Neoadjuvant Chemotherapy, Endocrine Therapy, and Targeted Therapy for Breast Cancer: ASCO Guideline

Larissa A. Korde, Mark R. Somerfield, Lisa A. Carey, Jennie R. Crews, Neelima Denduluri, E. Shelley Hwang, Seema A. Khan, Sibylle Loibl, Elizabeth A. Morris, Alejandra Perez, Meredith M. Regan, Patricia A. Spears, Preeti K. Sudheendra, W. Fraser Symmans, Rachel L. Yung, Brittany E. Harvey, Dawn L. Hershman

Research output: Contribution to journalArticlepeer-review


PURPOSE: To develop guideline recommendations concerning optimal neoadjuvant therapy for breast cancer. METHODS: ASCO convened an Expert Panel to conduct a systematic review of the literature on neoadjuvant therapy for breast cancer and provide recommended care options. RESULTS: A total of 41 articles met eligibility criteria and form the evidentiary basis for the guideline recommendations. RECOMMENDATIONS: Patients undergoing neoadjuvant therapy should be managed by a multidisciplinary care team. Appropriate candidates for neoadjuvant therapy include patients with inflammatory breast cancer and those in whom residual disease may prompt a change in therapy. Neoadjuvant therapy can also be used to reduce the extent of local therapy or reduce delays in initiating therapy. Although tumor histology, grade, stage, and estrogen, progesterone, and human epidermal growth factor receptor 2 (HER2) expression should routinely be used to guide clinical decisions, there is insufficient evidence to support the use of other markers or genomic profiles. Patients with triple-negative breast cancer (TNBC) who have clinically node-positive and/or at least T1c disease should be offered an anthracycline- and taxane-containing regimen; those with cT1a or cT1bN0 TNBC should not routinely be offered neoadjuvant therapy. Carboplatin may be offered to patients with TNBC to increase pathologic complete response. There is currently insufficient evidence to support adding immune checkpoint inhibitors to standard chemotherapy. In patients with hormone receptor (HR)-positive (HR-positive), HER2-negative tumors, neoadjuvant chemotherapy can be used when a treatment decision can be made without surgical information. Among postmenopausal patients with HR-positive, HER2-negative disease, hormone therapy can be used to downstage disease. Patients with node-positive or high-risk node-negative, HER2-positive disease should be offered neoadjuvant therapy in combination with anti-HER2-positive therapy. Patients with T1aN0 and T1bN0, HER2-positive disease should not be routinely offered neoadjuvant therapy.Additional information is available at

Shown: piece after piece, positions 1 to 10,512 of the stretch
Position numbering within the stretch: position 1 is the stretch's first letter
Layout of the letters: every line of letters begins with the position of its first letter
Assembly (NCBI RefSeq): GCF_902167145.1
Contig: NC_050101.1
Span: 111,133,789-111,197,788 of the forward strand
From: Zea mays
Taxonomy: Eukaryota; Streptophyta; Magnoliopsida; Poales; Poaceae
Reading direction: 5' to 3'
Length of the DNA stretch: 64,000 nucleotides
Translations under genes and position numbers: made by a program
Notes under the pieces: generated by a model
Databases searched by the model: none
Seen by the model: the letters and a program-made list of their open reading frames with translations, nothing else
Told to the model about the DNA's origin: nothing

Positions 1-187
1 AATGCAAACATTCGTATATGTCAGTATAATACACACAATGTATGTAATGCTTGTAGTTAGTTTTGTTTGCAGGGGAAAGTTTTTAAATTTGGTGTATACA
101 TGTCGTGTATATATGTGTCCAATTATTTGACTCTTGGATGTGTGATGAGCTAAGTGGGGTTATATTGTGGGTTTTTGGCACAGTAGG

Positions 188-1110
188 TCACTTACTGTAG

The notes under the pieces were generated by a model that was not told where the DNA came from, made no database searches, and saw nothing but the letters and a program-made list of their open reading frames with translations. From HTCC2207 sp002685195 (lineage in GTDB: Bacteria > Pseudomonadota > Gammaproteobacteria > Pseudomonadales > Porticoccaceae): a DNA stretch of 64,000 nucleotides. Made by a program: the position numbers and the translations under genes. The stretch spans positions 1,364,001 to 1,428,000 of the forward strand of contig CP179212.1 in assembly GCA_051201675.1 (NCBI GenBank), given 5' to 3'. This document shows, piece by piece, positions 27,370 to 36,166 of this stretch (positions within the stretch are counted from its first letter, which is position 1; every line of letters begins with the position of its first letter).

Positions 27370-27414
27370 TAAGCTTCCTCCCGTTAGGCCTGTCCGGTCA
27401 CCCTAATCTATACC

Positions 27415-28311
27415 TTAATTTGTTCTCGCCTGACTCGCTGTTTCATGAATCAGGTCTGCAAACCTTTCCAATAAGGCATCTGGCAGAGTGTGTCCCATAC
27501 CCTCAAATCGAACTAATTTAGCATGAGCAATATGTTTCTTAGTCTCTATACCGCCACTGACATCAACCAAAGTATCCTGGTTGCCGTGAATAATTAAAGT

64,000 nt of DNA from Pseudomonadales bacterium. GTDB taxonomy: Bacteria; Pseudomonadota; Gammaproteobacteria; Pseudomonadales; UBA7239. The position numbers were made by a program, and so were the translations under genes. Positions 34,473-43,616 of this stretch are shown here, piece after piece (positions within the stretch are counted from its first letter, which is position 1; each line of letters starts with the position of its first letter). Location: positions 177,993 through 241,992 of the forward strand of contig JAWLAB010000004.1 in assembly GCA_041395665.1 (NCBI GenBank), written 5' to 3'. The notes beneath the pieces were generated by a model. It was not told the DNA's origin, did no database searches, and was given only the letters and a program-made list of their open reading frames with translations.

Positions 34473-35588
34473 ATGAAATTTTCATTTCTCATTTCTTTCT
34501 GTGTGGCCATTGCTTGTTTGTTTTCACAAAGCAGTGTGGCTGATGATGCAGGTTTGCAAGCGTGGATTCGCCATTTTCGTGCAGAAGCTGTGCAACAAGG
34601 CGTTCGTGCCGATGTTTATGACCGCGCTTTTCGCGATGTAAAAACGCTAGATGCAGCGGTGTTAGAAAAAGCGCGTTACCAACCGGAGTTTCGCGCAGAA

Original languageEnglish (US)
Pages (from-to)1485-1505
Number of pages21
JournalJournal of clinical oncology : official journal of the American Society of Clinical Oncology
Issue number13
StatePublished - May 1 2021
Externally publishedYes

ASJC Scopus subject areas

  • Oncology
  • Cancer Research


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